It is not my intention to write a blog each week during the club break, but this week I wanted to remind members that the IOTA contest is on this week end, 27 – 28 July. Lots of DX stations have been getting ready and there is usually some good DX to be made either during the contest or before and after. If you’re not sure of the rules, have a look at:http://www.rsgbcc.org/hf/rules/2013/riota.shtml
In any case, have a look for GW2L on Holy Island (EU124). If you don’t recognise the callsign, look at the club front page and click the link: http://www.g3svj.org.uk/
This meeting saw a temporary change of venue as the club meeting was held at Smiths Metals, Biggleswade.On a hot evening, the air conditioned conference room made a considerable impression on members who had come to hear Ken, G4YRF present an update on the state of digital communications to the gathering, most of whom either had not tried digital or had not followed it enthusiastically.A brief outline of modes followed with some indications of personal preferences.
The subject then turned to interfacing a rig with the PC or laptop indicating the need for isolation and sound control. Methods were outlined to enable the proper settings to ensure the soundcard audio did not over drive the rig, nor visa versa.
Several website were cited that describe modes, some with recordings and some with watefall pictures to help identify new modes.
Our host, Steve, M0DYR then took some members on a short tour of the works. A more complete tour has been promised for later in the year.
The information given in this PowerPoint presentation was extensive and will be available to members who would like a copy.
Our members get up to all sorts of activities not directly connected with our club. The following, as you can see, is from his station journal:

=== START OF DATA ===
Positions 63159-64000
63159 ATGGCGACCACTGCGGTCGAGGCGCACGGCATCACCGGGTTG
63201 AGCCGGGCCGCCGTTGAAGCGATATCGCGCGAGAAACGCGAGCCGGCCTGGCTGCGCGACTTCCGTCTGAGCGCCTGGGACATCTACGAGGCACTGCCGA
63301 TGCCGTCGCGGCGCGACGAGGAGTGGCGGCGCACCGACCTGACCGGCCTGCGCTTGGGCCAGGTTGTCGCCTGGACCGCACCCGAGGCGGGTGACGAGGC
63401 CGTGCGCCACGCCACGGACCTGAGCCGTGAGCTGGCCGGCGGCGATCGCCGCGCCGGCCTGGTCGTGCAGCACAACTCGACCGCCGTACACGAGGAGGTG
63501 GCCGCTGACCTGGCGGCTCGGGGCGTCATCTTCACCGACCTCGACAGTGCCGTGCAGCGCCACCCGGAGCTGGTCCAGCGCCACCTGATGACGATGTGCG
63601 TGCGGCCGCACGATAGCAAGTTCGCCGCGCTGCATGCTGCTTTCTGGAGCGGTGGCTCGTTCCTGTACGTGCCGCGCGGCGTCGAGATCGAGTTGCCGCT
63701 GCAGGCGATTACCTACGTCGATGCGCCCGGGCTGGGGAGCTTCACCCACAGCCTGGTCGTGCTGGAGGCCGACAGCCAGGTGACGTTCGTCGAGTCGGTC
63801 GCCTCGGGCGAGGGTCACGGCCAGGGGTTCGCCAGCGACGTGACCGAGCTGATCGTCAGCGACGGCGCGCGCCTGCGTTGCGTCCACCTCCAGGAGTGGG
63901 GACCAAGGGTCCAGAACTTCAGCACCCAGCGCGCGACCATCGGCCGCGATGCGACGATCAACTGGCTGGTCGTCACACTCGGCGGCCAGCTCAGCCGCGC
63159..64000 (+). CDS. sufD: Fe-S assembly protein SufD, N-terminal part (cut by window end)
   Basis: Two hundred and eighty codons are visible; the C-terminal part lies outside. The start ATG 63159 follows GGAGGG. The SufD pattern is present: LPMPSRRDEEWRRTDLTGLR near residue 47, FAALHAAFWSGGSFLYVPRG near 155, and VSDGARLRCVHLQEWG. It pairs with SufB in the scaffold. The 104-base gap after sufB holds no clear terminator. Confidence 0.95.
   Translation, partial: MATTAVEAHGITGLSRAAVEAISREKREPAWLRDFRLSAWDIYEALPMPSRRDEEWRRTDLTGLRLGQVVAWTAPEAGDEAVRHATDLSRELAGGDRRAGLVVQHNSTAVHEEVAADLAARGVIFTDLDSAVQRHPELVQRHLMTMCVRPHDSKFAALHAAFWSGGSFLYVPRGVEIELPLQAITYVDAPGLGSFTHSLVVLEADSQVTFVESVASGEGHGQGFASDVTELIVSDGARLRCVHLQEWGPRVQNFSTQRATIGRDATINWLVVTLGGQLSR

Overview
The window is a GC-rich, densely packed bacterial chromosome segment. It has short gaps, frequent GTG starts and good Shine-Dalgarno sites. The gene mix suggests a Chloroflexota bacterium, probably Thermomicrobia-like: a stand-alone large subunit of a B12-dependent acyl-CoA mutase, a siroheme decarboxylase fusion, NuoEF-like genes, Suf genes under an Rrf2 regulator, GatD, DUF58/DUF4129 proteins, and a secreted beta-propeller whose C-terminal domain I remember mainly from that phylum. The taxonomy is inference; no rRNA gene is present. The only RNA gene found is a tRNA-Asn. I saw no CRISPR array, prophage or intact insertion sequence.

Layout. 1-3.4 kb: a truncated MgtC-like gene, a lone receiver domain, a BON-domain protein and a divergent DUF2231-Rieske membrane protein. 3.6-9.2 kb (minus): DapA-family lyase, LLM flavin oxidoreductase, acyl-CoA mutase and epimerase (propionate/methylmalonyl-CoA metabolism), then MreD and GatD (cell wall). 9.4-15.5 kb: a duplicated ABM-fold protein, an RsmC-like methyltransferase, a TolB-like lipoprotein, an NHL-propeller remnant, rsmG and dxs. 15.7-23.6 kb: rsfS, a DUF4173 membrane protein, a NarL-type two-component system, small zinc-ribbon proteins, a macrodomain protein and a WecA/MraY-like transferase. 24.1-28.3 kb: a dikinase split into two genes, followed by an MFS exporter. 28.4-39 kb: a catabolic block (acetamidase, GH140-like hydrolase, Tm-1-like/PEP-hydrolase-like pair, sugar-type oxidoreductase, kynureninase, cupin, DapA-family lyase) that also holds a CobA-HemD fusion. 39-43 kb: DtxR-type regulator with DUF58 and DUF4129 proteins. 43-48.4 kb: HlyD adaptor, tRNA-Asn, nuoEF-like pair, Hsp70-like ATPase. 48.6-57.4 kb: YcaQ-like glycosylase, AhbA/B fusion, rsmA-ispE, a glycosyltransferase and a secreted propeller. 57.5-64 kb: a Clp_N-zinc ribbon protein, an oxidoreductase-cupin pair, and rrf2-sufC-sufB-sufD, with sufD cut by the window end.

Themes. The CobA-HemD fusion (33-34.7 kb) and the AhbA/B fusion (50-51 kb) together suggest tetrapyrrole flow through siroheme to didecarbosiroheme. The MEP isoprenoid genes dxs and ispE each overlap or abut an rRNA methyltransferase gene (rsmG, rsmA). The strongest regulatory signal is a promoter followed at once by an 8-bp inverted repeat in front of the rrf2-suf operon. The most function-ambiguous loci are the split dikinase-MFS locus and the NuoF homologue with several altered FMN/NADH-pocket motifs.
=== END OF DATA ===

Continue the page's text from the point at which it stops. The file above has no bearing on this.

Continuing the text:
(EXTRACT from Station Journal of Victor G3JNB)
————–RSGB ‘CENTENARY DAY’ JULY 5th 2013————
Audrey and I left home for Bletchley Park at 10.15, arriving at 11am to be directed to the VIP parking area not far from the Mansion. We were in nice time for the 11.30 lecture by Paul Cort-Wright, G3SEM on amateurs in the radio security services which included a remarkable expose on the role of the ‘Voluntary Interceptors’ and the story of how they have been deliberately ignored in the Bletchley story.
Audrey had on her colourful new summer outfit and I wore my panama hat with the light suit. The sun blazed and it was a delightful day.
A light lunch of excellent sandwiches was served to invited guests and we sat with Roger Hall, publisher of ‘Practical Wireless’, and Paul Bigwood of Yaesu UK.
We adjourned to the garden behind the National Radio Centre (Audrey had a brief glimpse of the displays) where I was presented to the Lord Lieutenant of Buckinghamshire, Sir Henry Aubrey Fletcher, the High Sheriff Sir Stuart Hampson and to Councillor Brian White, Mayor of Milton Keynes. The line up of just twelve persons included the Presidents of the IARU, the ARRL and the licencing Director from OFCOM…and me! The Society’s Patron HRH, The Duke of Edinburgh was to have been our guest of honour but he is presently indisposed.
It seems that I was invited to participate as the ‘Long Serving Member’ (60 years to the day) and my earlier activities and work for the Society.